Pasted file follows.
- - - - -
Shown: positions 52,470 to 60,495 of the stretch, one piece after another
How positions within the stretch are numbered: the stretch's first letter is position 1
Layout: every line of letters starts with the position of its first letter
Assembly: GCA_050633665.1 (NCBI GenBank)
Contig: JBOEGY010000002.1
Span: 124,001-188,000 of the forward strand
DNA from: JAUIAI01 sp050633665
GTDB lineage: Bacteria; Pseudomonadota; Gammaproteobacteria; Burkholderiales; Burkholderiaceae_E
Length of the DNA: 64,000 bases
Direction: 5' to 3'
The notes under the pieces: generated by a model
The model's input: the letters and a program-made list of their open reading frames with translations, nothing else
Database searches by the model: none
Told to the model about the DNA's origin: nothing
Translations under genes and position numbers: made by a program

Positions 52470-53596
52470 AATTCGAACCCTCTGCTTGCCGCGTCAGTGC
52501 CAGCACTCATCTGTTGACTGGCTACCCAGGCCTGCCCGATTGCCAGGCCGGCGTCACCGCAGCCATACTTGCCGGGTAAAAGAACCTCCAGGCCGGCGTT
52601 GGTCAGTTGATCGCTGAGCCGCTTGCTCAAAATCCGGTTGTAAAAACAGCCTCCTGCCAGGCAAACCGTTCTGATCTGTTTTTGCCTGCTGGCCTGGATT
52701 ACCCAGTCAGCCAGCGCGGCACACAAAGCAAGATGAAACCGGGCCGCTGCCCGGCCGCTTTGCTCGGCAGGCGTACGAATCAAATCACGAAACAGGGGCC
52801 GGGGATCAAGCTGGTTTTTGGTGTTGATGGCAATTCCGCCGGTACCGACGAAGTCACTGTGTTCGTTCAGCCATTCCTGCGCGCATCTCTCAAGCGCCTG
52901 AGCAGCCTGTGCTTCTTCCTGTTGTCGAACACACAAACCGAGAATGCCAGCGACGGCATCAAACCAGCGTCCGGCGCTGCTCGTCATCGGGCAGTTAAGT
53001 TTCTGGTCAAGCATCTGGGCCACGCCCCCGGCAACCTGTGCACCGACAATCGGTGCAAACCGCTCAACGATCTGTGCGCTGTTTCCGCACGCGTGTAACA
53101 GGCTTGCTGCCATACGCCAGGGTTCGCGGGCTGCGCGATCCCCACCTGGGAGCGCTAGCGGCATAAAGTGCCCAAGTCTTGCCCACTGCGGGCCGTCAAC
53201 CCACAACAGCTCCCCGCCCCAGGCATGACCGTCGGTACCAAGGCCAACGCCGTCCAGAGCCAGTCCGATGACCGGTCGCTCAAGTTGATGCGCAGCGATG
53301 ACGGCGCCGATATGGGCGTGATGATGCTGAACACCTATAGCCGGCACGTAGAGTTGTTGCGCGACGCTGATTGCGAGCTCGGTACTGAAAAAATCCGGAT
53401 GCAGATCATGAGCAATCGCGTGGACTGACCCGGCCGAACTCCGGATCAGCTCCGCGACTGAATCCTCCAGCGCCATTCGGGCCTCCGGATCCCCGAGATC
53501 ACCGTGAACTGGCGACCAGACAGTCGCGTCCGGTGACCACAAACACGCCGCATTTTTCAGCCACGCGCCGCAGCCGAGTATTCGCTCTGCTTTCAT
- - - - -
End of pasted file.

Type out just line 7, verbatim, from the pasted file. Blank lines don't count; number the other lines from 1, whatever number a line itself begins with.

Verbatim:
DNA from: JAUIAI01 sp050633665